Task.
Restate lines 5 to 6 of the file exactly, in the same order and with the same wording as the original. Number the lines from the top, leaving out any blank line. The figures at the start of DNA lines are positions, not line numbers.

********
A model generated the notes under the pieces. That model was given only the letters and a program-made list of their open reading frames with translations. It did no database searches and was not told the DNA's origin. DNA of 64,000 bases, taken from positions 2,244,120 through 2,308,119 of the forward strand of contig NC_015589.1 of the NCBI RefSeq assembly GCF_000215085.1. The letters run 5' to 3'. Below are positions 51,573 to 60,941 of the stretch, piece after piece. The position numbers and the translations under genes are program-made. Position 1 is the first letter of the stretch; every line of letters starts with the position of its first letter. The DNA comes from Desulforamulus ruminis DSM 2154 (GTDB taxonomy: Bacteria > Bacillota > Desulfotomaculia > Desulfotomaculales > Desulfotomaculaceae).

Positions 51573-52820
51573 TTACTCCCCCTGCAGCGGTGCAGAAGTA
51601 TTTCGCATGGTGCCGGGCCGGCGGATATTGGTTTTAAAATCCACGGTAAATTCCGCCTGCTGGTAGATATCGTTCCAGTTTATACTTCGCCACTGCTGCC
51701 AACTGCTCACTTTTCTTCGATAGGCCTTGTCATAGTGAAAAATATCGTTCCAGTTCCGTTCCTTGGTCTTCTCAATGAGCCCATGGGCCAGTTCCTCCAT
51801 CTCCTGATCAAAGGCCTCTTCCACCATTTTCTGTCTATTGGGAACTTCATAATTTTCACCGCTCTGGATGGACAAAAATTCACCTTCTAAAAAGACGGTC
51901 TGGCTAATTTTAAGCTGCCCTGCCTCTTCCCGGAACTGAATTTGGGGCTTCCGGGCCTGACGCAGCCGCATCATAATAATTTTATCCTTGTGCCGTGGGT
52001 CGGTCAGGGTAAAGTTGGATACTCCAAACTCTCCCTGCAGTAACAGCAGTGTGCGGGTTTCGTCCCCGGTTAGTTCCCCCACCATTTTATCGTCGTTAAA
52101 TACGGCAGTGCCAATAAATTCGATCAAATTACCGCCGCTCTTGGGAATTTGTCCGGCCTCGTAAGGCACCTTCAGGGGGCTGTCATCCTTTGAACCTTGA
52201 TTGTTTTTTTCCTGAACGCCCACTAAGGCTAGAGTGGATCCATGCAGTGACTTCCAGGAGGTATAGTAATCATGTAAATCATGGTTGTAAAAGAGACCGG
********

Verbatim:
51701 AACTGCTCACTTTTCTTCGATAGGCCTTGTCATAGTGAAAAATATCGTTCCAGTTCCGTTCCTTGGTCTTCTCAATGAGCCCATGGGCCAGTTCCTCCAT
51801 CTCCTGATCAAAGGCCTCTTCCACCATTTTCTGTCTATTGGGAACTTCATAATTTTCACCGCTCTGGATGGACAAAAATTCACCTTCTAAAAAGACGGTC